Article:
51+ Million Trees Later
Wangari Maathai is one of my peace heroes. Like most successful peace activist, she started with making change on a small-scale. She planted trees in her rural area so that poor women and starving children could have a healthier more sustainable life. Professor Maathai was founder of the The Green Belt Movement and winner of the Noble Peace Prize.
Quote: “For me, one of the major reasons to move beyond just the planting of trees was that I have a tendency to look at the causes of a problem. We often occupy ourselves with the symptoms, whereas if we went to the root cause of the problems, we would be able to overcome the problems once and for all.”
I would challenge that anyone who is not at peace in their life it is because they are failing to examine and address the root cause of their distress. A new spouse isn’t going to make you happy after you’ve left the old one if you don’t know why the relationship failed. Being thinner, prettier, wealthier isn’t going to make one happy if the inner voice keeps repeating, “You’re never going to be good enough.” Turning up the air conditioning won’t solve the reason your area is on day 20 or 100 of record heat.
One of the best descriptions of anger I was ever given for a child was: the branches that we see on a tree represent the anger a child displays — go to the roots of the tree and there you’ll find sadness — find out why the child is sad and the anger will go away. Or to say it another way — as Professor Maathai believes go to the cause or the root of the matter to solve the problem and find peace.
It may seem strange to list myself as one of my own peace heroes and a few years ago I certainly would not have done so. It is not with pride or arrogance that I do so now. It is with the knowledge that we recognize in others what we know to be true about ourselves. For me to be able to see the peace hero in others there must be at least a bit of that in me. If you are able to admire peace in others than it resides in you — you and I don’t need Noble Peace Prizes or international accolades to be a peace hero. Sometimes being a peace hero is as simple as being aware an “attack” from another is fear and a cry for help. This is the moment to be aware that they need love rather than condemnation. Love will bring the peace — even if it must be given from a safe distance. I am most imperfect with my peace actions but I am willing to continue striving every day to seek peace and love.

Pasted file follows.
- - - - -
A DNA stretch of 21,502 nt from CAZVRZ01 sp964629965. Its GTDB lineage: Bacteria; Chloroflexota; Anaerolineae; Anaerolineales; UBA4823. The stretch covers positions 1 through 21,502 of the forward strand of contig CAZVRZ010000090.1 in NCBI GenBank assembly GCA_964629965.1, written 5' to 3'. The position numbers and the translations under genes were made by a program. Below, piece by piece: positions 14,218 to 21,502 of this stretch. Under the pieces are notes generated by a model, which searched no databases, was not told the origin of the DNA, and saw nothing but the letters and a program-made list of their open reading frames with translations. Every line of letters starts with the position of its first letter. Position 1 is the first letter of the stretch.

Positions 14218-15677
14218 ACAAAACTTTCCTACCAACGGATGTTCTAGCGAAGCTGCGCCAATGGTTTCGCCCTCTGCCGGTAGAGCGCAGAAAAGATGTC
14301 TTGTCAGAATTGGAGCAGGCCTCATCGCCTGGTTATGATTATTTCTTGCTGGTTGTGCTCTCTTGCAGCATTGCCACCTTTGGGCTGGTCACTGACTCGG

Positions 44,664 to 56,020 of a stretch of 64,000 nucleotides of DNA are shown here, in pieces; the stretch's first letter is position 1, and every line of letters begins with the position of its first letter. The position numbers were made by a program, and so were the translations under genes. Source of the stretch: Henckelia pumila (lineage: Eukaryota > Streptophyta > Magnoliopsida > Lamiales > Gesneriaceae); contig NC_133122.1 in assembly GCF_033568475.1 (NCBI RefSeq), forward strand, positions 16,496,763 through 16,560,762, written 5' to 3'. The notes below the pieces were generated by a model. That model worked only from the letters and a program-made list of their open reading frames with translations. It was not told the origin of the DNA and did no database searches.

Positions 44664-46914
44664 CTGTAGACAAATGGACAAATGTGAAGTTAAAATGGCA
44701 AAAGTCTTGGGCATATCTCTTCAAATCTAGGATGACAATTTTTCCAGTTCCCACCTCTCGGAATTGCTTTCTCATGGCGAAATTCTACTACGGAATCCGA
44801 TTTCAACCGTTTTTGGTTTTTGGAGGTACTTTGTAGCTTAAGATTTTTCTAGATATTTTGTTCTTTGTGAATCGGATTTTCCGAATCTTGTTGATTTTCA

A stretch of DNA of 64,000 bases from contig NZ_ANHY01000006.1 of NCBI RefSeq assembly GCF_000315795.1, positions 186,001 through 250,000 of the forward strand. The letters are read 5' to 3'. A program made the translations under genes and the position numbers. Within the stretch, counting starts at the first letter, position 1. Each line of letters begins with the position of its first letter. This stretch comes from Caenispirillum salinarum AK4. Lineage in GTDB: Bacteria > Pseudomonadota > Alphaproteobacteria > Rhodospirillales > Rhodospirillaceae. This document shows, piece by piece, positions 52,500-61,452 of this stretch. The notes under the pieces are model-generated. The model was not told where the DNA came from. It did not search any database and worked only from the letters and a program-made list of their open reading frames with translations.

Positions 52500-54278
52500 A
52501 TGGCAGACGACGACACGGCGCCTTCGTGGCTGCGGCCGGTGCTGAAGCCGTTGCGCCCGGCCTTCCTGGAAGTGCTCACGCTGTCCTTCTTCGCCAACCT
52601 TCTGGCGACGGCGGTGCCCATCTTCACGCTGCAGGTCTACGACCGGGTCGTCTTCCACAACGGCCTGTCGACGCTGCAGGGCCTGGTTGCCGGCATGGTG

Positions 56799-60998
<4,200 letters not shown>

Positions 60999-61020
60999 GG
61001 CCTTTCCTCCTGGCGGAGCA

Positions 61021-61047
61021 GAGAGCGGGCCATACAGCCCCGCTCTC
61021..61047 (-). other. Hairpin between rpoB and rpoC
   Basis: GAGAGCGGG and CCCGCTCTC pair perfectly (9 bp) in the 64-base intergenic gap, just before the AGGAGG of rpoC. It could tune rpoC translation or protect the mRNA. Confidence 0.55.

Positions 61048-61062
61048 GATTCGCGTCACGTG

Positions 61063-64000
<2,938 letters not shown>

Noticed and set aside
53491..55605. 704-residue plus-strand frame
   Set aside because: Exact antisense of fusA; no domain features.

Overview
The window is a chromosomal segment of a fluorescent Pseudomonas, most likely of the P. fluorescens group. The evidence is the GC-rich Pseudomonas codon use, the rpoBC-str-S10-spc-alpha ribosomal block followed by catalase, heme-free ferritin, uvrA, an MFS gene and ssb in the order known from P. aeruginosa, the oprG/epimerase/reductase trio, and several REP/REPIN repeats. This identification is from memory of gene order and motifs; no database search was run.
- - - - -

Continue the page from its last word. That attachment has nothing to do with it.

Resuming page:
No Bullets Fired — Four years without war
(former) President Jimmy Carter like all great peace activist has held true to his beliefs throughout his presidency and well beyond. For four short years, we had a president who knew the balance between the yin and yang. He sought peaceful resolutions — moved sustainable energy to the forefront and supported the notion that the poor are not helpless to be given handouts rather than a hand up. Through his work with Habitat for Humanity he has supported people assisting in the building of their own homes and then others as well. He has been awarded the Noble Peace Prize and if you listen to his TED talk you will get an inkling as to why he received this honor.
There is a reason we feel more peaceful in nature
When I’ve seen to too much news about wars and other human atrocities. When I’ve listened to too much gossip and bickering from those around me. When I’ve breathed in too many toxic chemicals that are supposed to improve my life. When my body feels the anger and discord that so often vibrates around me. I go walk among my peace heroes and absorb their peaceful intent.